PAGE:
Musharraf on Oct. 16 .
There was no security cordon around Bhutto who'd
escaped a suicide bombing attack Oct. 18 , the day she
returned to Pakistan from self-imposed exile abroad
as she left the park in Rawalpindi. The crime scene
was cleared immediately and hosed down, destroying
vital evidence. Doctors at the hospital where she was
taken, who announced the night it happened that she'd
died of bullet wounds to the head and neck, changed
their story the next day. There was no autopsy.
Musharraf's government has stuck to its explanation
that Bhutto died when she hit her head on the
sunroof's lever after the bomb went off, despite the
emergence of several videos that show the gunman
firing, then Bhutto disappearing into her vehicle
before the blast. Officials also turned up what they
said was a transcript of a telephone conversation
between the supposed masterminds militant Islamists
allied with the Taliban congratulating each other,
the next day.
Scotland Yard detectives, whom Musharraf called in
under pressure from home and abroad, have been told
that they're to investigate only the cause of death,
not the killer's identity. "Providing clarity
regarding 'The precise cause of Ms. Bhutto's death' is
said to be the principal purpose of the deployment,"
said Aidan Liddle , a spokesman for the British High
Commission in Islamabad .
To many in Pakistan , it all raises questions about
whether the government was complicit in the
assassination. To others, it points at the very least
to a concerted attempt to hide the massive extent of a
Bhutto's own private-security arrangements seemed
poor, chaotic and amateurish. Armored cars are not
fitted with sunroofs. Hers was modified in Karachi
against all safety advice, according to a security
company that operates in that city but spoke only on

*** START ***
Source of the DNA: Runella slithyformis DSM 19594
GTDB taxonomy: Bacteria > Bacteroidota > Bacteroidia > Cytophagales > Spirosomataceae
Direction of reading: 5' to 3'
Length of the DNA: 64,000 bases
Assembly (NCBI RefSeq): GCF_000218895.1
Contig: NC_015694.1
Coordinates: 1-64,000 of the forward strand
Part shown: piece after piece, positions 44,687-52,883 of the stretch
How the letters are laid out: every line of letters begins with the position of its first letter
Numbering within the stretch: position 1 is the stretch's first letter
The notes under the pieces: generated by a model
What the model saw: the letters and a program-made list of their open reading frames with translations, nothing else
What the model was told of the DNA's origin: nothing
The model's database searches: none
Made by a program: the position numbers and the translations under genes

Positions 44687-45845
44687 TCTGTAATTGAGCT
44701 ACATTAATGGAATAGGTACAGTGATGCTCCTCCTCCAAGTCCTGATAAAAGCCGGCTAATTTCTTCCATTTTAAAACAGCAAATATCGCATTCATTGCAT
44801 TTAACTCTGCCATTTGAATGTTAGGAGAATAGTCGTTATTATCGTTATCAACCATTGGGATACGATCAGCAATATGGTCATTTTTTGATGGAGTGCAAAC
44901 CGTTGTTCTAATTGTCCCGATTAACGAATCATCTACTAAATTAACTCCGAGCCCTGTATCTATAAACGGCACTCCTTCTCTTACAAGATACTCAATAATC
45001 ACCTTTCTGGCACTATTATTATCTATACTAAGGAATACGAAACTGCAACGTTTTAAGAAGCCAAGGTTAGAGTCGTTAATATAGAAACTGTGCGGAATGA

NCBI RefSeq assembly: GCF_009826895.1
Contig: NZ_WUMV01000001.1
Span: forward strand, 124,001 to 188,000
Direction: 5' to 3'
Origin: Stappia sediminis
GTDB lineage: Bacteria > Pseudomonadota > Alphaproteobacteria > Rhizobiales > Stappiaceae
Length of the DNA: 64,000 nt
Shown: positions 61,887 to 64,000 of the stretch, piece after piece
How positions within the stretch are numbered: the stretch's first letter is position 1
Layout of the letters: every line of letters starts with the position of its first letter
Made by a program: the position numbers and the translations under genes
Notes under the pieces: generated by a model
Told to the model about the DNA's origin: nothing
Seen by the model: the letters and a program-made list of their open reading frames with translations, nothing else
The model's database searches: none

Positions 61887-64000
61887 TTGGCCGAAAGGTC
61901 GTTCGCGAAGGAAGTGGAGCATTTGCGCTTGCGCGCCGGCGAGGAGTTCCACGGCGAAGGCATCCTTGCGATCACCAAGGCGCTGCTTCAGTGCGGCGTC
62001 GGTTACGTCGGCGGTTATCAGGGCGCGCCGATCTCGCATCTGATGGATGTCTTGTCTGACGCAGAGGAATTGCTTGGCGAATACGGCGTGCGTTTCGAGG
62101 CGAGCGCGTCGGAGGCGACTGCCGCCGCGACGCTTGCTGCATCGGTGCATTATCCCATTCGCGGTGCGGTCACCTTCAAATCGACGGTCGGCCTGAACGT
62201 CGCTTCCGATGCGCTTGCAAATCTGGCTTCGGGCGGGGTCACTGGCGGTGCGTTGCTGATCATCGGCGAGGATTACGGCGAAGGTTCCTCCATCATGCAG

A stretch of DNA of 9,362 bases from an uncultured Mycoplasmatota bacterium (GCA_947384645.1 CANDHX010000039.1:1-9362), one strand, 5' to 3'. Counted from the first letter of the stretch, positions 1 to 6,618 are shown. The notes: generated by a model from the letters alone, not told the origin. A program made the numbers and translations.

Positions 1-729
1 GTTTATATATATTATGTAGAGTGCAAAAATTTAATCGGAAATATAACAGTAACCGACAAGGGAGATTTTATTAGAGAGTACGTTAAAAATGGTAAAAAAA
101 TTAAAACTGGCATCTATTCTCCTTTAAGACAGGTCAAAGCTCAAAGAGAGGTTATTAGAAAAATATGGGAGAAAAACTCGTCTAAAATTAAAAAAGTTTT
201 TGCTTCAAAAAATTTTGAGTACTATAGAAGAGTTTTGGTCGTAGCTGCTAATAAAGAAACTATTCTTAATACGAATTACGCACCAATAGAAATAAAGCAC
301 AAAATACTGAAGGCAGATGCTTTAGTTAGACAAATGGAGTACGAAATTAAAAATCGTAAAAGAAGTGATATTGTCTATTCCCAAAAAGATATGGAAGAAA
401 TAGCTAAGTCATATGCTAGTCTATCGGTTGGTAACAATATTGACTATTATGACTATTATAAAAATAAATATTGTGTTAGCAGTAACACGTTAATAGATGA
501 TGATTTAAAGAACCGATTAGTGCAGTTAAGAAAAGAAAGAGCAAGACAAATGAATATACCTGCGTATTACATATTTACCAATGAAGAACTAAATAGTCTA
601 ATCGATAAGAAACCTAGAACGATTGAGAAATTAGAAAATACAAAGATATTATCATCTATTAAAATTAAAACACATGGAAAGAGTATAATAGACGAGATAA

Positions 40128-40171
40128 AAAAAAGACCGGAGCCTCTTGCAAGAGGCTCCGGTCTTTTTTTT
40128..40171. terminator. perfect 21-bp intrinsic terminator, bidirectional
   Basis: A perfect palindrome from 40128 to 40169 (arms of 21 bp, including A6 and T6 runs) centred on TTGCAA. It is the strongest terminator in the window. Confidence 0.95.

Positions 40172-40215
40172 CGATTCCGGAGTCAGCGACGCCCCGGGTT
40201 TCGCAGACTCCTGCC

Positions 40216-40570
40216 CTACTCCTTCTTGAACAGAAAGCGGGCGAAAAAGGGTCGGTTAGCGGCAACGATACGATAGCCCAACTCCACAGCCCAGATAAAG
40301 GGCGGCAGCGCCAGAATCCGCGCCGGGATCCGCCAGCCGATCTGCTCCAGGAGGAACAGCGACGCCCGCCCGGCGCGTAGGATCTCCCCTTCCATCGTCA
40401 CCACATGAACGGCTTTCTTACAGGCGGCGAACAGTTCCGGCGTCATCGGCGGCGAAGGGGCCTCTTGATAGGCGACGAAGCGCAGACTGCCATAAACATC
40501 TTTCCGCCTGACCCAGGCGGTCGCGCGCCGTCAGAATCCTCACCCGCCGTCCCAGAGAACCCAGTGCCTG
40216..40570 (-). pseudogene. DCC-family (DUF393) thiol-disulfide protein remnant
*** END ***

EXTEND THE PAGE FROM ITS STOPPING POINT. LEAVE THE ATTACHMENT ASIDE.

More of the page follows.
condition of anonymity because of the sensitivity of
the subject. After Bhutto's death, her husband made
the startling revelation that she'd been guarded by
men he'd met in prison.
"Both the state and the internal security of the
Pakistan Peoples Party failed miserably," said Masood
Sharif Khattak , who was the head of the Intelligence
Bureau , Pakistan's top civilian intelligence agency,
while Bhutto was prime minister and now is retired.
"But state responsibility (for her security) stands
first and foremost."
"The fact that there are so many suicide bombings
taking place in the country, and the security and
intelligence apparatus is unable to prevent them, only
leads to one conclusion: The jihadists have enablers
within the system that allow them to do their stuff,"
said Kamran Bokhari of Strategic Forecasting, a
consultancy based in Austin, Texas .
"We're not talking high-level officials, just people
at midlevel, but mostly junior, who could provide them
with logistics to operate."
Musharraf has denied that government agencies are
involved at any level.
One of the most widely suspected forces behind
Bhutto's assassination, al Qaida, hasn't claimed
responsibility. The Pakistani militant whom the
government has blamed, Baitullah Mehsud, has denied
it. Mehsud is a 34-year-old tribal leader in the
lawless Waziristan region, in the northwest, who's
emerged as the leader of Pakistan's version of the
Dr. Farzana Shaikh , associate fellow at the Royal
Institute of International Affairs in London , said:
"If they (al Qaida) are intent on weakening Musharraf
and his regime, they could do no better than this. For
them to simply leave room open for speculation, much
of which has centered on government complicity, would
be a very clever move."
"That people are willing to believe this is a very
telling reflection of the declining credibility of the
(Shah is a McClatchy special correspondent.)